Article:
How do we reconcile local, and global requirements? How do we change the rising tide of looking inward into a rising awareness of integrating with the global community to solve one's problems? The State of Global Citizenship debates, discusses, and proposes the future for Global Citizenship, taking into account the changing dynamics of a world in flux and the conflict between regional and global interests worldwide.
The cultural fabric of India is akin to a colorful mosaic of religions, languages, cultures, literary pieces, philosophies, and relics. The sheer diversity found in the country, interspersed with varying strands of thoughts, beliefs, and ways of life, is of gargantuan dimensions. The integration of different cultures over millennia has yielded a rich heritage, comprising a number of literary texts, architectural creations, and philosophical sects. Globalization, and therefore global citizenship, is a phenomenon which underlines the evolution of the Indian society and has worked its way into the mindset of the people for thousands of years, resulting in the interwoven societal setup existing today.
Since its inception, the Melton Foundation’s Grants Program has translated small ideas of social impact into functional local and global projects led by Melton Fellows. Over the last decade, these Global Citizenship initiatives which received funding and support through our grants program have touched hearts, minds, and lives everywhere. Read on to delve into the rich archive of projects accomplished by our global, intercultural community of Melton Fellows over the past ten years!
To broadly define Global Citizenship Education (GCE), we can state that it is a learning framework that enables individuals and communities to aspire and actively participate in the societal transformation towards a more equitable, sustainable, and peaceful world. A collaborative and lifelong learning process, Global Citizenship Education furthers individual and collective competencies necessary to promote and act towards societal transformation.
The best way for a global citizen to begin her journey is to explore her local environs and work towards creating models for problems that exist in different corners of the globe for implementation in the local setup. The local sphere is where the most visible changes occur, the site of the real empowerment of communities.
We, as a human race, have come a long way. From being nomadic tribes to constructing skyscrapers, the Homo Sapiens have traversed the globe, setting up civilizations in the remotest lands and sailing across the seven oceans. Despite the intermingling of societies, accelerated by globalization 18th century onwards, the hindrances to Global Citizenship have only increased. What are Melton Fellows doing to change this narrative, and make Global Citizenship an everyday reality?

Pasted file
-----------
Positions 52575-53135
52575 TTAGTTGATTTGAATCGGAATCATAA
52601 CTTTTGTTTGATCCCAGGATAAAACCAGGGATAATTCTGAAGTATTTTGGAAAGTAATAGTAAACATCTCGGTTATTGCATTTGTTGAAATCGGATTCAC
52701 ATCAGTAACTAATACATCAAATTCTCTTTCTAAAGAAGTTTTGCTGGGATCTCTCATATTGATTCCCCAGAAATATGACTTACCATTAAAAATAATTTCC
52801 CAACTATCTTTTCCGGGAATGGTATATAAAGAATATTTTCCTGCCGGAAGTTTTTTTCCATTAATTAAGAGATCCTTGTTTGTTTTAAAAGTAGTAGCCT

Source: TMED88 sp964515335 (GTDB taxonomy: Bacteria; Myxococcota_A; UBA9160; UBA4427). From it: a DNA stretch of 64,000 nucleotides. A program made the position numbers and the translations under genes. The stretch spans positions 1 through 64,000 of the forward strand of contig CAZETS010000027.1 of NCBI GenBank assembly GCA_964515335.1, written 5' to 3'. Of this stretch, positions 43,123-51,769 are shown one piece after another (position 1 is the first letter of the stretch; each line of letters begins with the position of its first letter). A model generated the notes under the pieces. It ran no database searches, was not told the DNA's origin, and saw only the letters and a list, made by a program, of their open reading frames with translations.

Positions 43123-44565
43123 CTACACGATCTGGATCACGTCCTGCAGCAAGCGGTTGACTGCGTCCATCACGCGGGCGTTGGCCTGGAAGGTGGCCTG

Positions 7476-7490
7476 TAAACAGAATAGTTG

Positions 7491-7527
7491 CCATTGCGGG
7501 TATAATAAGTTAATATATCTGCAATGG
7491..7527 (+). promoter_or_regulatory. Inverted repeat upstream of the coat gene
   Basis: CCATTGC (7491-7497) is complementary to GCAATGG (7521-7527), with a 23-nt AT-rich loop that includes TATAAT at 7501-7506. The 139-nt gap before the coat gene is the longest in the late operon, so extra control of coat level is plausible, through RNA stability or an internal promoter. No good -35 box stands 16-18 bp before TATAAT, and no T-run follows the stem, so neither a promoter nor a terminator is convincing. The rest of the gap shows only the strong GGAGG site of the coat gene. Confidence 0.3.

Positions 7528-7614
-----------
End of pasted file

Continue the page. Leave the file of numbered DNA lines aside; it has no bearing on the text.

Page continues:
The SDG Innovation Challenge is a virtual ideation marathon for motivated young people from across Africa to come together in developing and connecting practical solution ideas for challenges faced by their local communities at the grassroots level. Here's what the maiden SDG Innovation Challenge 2020 was all about.
On the 5th, 6th, and 7th of November 2020, the Melton Foundation in partnership with CSTEP Bangalore, organized the Climathon Bengaluru 2002. Inspired by EIT Climate-KIC, the innovation marathon culminated in prototypes that sought to ameliorate the current climate status quo and develop solutions to Urban Waste Management.
At the Climathon Hangzhou, in 24 hours, 8 teams of 28 students participated in the competition. They worked together to provide innovative solutions to the environmental problems faced by the city of Hangzhou in China.
In October 2020, the Melton Foundation organized a Mental Well-being Workshop for members of the network. Hosted by Senior Melton Fellow Dr. Vernice Richards, a Ph.D. holder in Sports Psychology and Performance Psychology Consultant, the workshop explored a topic deeply resonant with the current background of the COVID-19 pandemic - ‘Uncertainty’. As emphasized at the very beginning of the event, the objective of the workshop was to make one feel uncomfortable, get out of one’s comfort zone, and ask and answer some serious questions.